[wp-hackers] Theme development and hooks.

Owen Winkler ringmaster at midnightcircus.com
Fri Apr 8 18:41:17 GMT 2005

David Chait wrote:
> I guess 'the genie is out of the bottle' already.  I see providing new 
> templates in the future as further guidelines, but the reality is 
> different designers may have varying takes on how to build themes.  

> It's easier to add a bunch of variable/functions to the existing way 
> things are styled than to rewrite the code/css to >attempt< to comply 
> (as compliance isn't possible in all cases, frankly....).

Just to point out a glitch in this thinking- You're saying that 
designers inherently use different layout styles in CSS, yet you think 
it's still possible to maintain compatibility between styles by 
providing a translation table from one name to another?  Why not just 
standardize on a single set of names instead of complicating things with 
a translation table?

The *real* issue that will break this translation table idea is that 
designers can use additional/different tags to demark their content.  A 
prime example of this is the post ID that is attached to posts.  Logic 
would have the post ID for each post be written into the post <div>, but 
in the case of the themes packed with WordPress, they're in the post's 
<h3> title.

Where this complicates things (and why it would even matter to plugin 
authors at all) is if you use these things as IDs for DOM, you have to 
apply it differently for different themes.  On one hand (<h3>) you've 
got to use getElementById(postid).parentElement to get the post div, and 
on the other it's just getElementById(postid).  Who knows what radical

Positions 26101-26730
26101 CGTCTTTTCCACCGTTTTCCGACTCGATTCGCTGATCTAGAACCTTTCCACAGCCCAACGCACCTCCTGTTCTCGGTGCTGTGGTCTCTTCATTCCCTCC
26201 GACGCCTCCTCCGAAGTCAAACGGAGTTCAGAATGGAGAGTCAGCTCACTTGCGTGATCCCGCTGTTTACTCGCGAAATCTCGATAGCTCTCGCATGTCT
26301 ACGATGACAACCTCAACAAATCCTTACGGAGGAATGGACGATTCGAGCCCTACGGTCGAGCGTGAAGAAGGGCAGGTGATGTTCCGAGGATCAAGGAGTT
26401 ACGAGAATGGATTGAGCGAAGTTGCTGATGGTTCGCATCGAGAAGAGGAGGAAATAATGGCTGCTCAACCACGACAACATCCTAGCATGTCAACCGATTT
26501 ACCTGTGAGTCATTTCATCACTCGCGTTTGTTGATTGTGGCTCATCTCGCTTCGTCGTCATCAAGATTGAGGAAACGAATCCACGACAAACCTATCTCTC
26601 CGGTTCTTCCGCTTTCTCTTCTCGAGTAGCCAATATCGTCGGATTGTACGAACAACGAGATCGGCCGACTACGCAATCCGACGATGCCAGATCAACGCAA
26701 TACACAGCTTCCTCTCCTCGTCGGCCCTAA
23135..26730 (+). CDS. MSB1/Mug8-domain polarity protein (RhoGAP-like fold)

differences there could be in other layouts!

Using the suggested translation table for the names of elements in this 
case isn't very helpful, since changing the id of the element (a 
difficult thing to do anyway, since it contains the post ID) isn't 
helping to find the correct element.

It seems necessary to me to first create a standard that delineates 
where a plugin can expect to find certain elements and what their names 
(ids) should be, then to create any needed translation services.

An alternative (and maybe this is what you're actually talking about) 
would be to include a table with every theme that describes how to find 
certain elements of the layout.  The table would be indexed by an item 
like "The element containing the entire post, including the title" and 
would provide some method for divulging that tag id based on the current 
post id.  It might work, but I think it's impractical, since publishing 
a standard would do essentially the same thing without forcing theme 
authors to go through the extra work of building a table for each theme.

Enjoying this discussion.


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